Last year I read David Macaulay's Castle - a marvelous, short (80 pages) picture laden book on castle fundamentals, geared for the grade 5-7 reader. I loved it. It was informative, easy to read and understand, and just what I needed to better appreciate visiting castles in general. Macaulay's castle was fictitious but representative.

Last month, I read Macaulay's Cathedral. It was sort of a companion book to Pillars of the Earth, which I read at the same time, and I loved examining the pictures showing how flying buttresses work, how to build a vaulted ceiling, how to support a wall that is mostly stained glass, etc. Again, the cathedral is fictitious but representative and remarkably similar to the Kingsbridge Cathedral from Pillars of the Earth.

Macaulay also has books on City, Pyramid, Underground, Toilet, Mill, and, of course, the How Things Work series. He just might be my new favorite author!

Tuesday, April 03, 2018

French Movies and Movies Set in France

Not only am I reading in prep for my trip to France this summer, but I'm also watching movies in French or set in France.

Here's what I've watched so far:

Amelie - in French, absolutely charming--visiting Les Duex Magots in Montmatre is now a must-do.

Midnight in Paris - a Woody Allen movie, starring Owen Wilson and Rachel McAdams--pretty trite and lightweight and predictable--fun to see Paris but not much to offer beyond that.

La Vie en Rose - in French, movie bio about Edith Piaf--incredible acting by Marion Cotillard as Piaf. I downloaded her greatest hits after watching. What a voice! What a sad life, though, despite her stardom.

10 Jour en or (10 Golden Days) - in French, another charming movie, this time about a bachelor who gets saddled with an immigrant refugee boy.

The Intouchables - in French, an unlikely friendship develops between a wealthy quadriplegic (François Cluzet) and his caretaker (Omar Sy), just released from prison. Loved this movie!!!

Saving Private Ryan - my first time watching this, incredibly powerful. After a week in Paris, we are spending our second week in Normandy, and I've already booked a full-day tour of the British and American beaches used in D-Day.

Les Choristes (The Chorus) - in French, another amazingly good movie, set in a home for troubled boys in 1949, the new teacher is a musician who brings discipline to the classroom and structure and purpose to his pupils when he forms them into a choir.

Having a great time discovering some new movies, listening to French, and seeing the city and the countryside. Vive la France!

Any other recommendations for me?

Monday, March 26, 2018

It's Monday, What Are You Reading?

First time doing this meme but I read others' posts pretty faithfully and like the format.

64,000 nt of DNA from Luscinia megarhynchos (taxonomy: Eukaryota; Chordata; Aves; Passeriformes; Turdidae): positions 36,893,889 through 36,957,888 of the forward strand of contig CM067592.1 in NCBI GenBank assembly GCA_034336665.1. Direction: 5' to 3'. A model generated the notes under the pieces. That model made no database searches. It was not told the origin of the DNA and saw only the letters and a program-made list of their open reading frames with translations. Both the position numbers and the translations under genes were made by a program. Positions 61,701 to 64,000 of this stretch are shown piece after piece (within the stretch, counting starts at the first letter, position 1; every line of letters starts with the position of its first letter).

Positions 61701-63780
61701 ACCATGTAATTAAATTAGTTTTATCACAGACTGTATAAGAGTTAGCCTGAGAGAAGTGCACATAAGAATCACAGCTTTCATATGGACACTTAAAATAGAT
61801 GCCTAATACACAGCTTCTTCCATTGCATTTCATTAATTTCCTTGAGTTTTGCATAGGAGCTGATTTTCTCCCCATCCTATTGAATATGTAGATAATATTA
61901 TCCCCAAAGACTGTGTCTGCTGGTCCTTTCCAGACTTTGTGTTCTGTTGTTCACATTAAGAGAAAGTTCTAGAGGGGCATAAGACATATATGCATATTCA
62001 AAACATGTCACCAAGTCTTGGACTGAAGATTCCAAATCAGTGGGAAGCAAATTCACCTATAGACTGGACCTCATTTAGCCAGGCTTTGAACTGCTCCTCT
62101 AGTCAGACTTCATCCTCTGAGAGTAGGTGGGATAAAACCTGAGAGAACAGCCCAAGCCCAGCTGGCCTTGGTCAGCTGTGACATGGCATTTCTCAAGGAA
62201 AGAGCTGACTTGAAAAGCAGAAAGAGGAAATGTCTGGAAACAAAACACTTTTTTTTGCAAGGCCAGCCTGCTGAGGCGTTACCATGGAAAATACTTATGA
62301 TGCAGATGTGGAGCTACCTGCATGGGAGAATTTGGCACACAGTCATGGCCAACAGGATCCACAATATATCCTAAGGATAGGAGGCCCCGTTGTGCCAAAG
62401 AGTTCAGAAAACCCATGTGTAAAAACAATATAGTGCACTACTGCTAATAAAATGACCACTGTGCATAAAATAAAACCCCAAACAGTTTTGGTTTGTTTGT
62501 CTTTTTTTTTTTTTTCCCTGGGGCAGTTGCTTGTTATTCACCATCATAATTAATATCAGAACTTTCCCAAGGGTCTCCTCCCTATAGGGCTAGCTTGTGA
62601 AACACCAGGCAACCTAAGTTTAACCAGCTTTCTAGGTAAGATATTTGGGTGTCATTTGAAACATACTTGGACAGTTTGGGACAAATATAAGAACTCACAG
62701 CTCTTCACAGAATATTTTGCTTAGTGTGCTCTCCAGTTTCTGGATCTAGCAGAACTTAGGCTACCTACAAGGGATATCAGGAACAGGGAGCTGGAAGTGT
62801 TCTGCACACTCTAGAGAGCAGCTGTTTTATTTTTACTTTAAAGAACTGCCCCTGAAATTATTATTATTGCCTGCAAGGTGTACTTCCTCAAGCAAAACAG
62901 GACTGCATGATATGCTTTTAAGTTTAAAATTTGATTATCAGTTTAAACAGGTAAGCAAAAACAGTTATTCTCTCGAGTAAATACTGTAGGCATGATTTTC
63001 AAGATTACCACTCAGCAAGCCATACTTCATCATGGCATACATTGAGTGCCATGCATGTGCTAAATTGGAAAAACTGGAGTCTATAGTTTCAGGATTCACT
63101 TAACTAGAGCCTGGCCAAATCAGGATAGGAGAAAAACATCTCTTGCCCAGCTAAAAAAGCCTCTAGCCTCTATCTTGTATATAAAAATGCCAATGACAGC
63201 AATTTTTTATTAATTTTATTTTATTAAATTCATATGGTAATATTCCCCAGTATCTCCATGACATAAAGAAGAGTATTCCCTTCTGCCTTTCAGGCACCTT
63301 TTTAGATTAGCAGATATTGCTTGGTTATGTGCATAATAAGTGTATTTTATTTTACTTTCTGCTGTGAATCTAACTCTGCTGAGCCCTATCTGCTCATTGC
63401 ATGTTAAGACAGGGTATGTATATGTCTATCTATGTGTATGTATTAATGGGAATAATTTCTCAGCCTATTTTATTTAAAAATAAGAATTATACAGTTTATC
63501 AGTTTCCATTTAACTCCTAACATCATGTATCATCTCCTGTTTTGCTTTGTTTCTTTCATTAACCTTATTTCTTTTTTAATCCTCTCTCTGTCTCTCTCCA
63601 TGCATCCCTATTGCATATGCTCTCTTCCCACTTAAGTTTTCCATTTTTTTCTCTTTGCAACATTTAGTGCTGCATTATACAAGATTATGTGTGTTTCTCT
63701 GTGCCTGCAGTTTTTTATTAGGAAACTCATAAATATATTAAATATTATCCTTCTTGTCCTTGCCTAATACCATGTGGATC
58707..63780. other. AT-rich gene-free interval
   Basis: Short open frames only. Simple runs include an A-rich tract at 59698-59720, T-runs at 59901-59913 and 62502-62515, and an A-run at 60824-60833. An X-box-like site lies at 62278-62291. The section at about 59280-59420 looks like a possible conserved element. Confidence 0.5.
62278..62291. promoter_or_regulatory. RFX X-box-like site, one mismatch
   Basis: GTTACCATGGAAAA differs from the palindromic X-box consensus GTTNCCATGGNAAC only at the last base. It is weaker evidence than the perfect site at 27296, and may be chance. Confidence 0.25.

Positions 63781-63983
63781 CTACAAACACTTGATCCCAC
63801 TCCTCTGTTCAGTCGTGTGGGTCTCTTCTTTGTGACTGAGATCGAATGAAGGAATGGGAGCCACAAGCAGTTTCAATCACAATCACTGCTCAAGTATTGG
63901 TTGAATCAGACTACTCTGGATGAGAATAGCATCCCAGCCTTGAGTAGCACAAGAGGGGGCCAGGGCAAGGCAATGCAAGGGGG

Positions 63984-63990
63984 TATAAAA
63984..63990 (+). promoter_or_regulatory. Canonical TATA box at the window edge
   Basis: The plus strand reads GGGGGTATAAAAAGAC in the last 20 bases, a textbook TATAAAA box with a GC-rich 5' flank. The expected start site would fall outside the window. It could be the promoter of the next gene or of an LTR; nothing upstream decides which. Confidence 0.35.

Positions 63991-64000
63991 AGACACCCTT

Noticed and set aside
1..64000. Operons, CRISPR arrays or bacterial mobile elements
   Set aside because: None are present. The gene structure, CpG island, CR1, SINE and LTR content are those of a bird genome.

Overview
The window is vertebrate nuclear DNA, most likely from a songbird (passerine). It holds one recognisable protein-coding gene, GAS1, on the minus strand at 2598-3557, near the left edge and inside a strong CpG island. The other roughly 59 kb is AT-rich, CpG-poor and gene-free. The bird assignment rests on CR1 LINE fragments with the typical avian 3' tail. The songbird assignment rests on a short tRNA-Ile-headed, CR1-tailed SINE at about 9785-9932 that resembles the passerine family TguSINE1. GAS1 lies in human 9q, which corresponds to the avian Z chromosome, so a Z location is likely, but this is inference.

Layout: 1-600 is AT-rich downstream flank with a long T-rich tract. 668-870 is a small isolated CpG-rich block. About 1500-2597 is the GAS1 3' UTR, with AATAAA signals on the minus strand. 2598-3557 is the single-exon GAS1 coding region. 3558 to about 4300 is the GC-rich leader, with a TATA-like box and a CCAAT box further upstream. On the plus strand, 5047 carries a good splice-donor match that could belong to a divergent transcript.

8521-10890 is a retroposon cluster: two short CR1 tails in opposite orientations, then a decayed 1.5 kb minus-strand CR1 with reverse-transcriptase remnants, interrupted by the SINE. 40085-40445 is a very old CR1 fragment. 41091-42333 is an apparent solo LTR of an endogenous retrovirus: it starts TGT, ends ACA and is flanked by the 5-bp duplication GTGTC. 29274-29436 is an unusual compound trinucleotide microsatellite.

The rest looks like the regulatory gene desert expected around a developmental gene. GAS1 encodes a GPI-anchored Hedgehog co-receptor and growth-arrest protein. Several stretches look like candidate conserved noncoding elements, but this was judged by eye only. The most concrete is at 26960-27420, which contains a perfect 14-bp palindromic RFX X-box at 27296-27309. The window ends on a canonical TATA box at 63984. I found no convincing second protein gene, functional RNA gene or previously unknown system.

Finished this week
Behind the Scenes at the Museum by Kate Atchison - I loved A God in Ruins, and was impressed by Time After Time. This is her first novel and spans the twentieth century, chronicling a family in York. Interesting, occasionally funny, often heartbreaking.

Currently reading
Just now starting The Paradise by Emile Zola - another book set in France, another classic, very excited to read it.

Next up for GoodReads Tuesday Read-A-Long group is Agatha Christie's Murder on the Orient Express. I don't think I've read--if so, it's so long ago that it doesn't count. Very excited to dive into a great mystery.

Listening to
The Pillars of the Earth by Ken Follett - all about building a cathedral in England in the 12th century during the civil war caused by Stephen and Matilda (daughter of Henry I and mother of Henry II). Absolutely loving it and eager to finish it so that I can watch the mini-series.

Also listening to Edith Piaf after watching La Vie en Rose a few weeks ago as well as Liszt's Hungarian Rhapsody No. 2 and Danzon No. 2 by Arturo Marquez, both inspired by Mozart in the Jungle (see below).

Rewatching Mozart in the Jungle, from the beginning in order to fully appreciate season 4. 

Watched Saving Private Ryan for the first time over the weekend--what an intense, powerful movie..

Two more episodes to watch in the upteenth rewatching of A Year in Provence.

In the kitchen, the garden, etc.
Dug sheep and peat into the raised beds, and planted spinach, lettuce, garlic, leeks, and onions. Trimmed the out-of-control thorny yellow rose bush. Resumed work on my son's quilt after letting it lie dormant since November.

The week ahead
Easter Brunch at my niece's house! 

This post will link to It's Monday, What Are You Reading? hosted by Kathryn at Book Date.

Wednesday, March 21, 2018

A Moveable Feast

I've owned a copy of Ernest Hemingway's memoir about his life in Paris in the 1920's, A Moveable Feast, for years, fully intending to read it when the time was right. With a trip to Paris scheduled for July, the time was now.